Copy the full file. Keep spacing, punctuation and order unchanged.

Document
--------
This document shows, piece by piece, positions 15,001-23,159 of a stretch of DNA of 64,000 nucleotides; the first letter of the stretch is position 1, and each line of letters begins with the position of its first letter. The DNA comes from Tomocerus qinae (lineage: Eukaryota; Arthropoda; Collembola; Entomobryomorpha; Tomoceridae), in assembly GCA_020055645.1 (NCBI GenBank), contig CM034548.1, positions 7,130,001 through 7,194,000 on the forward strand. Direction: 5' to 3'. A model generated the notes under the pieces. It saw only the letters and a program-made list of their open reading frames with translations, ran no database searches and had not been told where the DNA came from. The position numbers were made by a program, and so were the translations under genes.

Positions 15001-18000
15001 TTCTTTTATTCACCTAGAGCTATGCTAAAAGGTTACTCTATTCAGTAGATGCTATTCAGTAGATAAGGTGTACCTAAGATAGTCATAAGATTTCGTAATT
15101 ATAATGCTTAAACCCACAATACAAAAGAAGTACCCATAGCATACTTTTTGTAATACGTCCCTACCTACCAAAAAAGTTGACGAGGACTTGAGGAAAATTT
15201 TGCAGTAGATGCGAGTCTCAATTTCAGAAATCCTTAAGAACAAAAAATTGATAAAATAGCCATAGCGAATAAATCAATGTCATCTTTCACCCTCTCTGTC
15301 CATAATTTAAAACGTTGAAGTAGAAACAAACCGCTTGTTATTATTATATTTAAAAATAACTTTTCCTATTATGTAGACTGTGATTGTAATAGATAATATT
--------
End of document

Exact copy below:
This document shows, piece by piece, positions 15,001-23,159 of a stretch of DNA of 64,000 nucleotides; the first letter of the stretch is position 1, and each line of letters begins with the position of its first letter. The DNA comes from Tomocerus qinae (lineage: Eukaryota; Arthropoda; Collembola; Entomobryomorpha; Tomoceridae), in assembly GCA_020055645.1 (NCBI GenBank), contig CM034548.1, positions 7,130,001 through 7,194,000 on the forward strand. Direction: 5' to 3'. A model generated the notes under the pieces. It saw only the letters and a program-made list of their open reading frames with translations, ran no database searches and had not been told where the DNA came from. The position numbers were made by a program, and so were the translations under genes.

Positions 15001-18000
15001 TTCTTTTATTCACCTAGAGCTATGCTAAAAGGTTACTCTATTCAGTAGATGCTATTCAGTAGATAAGGTGTACCTAAGATAGTCATAAGATTTCGTAATT
15101 ATAATGCTTAAACCCACAATACAAAAGAAGTACCCATAGCATACTTTTTGTAATACGTCCCTACCTACCAAAAAAGTTGACGAGGACTTGAGGAAAATTT
15201 TGCAGTAGATGCGAGTCTCAATTTCAGAAATCCTTAAGAACAAAAAATTGATAAAATAGCCATAGCGAATAAATCAATGTCATCTTTCACCCTCTCTGTC
15301 CATAATTTAAAACGTTGAAGTAGAAACAAACCGCTTGTTATTATTATATTTAAAAATAACTTTTCCTATTATGTAGACTGTGATTGTAATAGATAATATT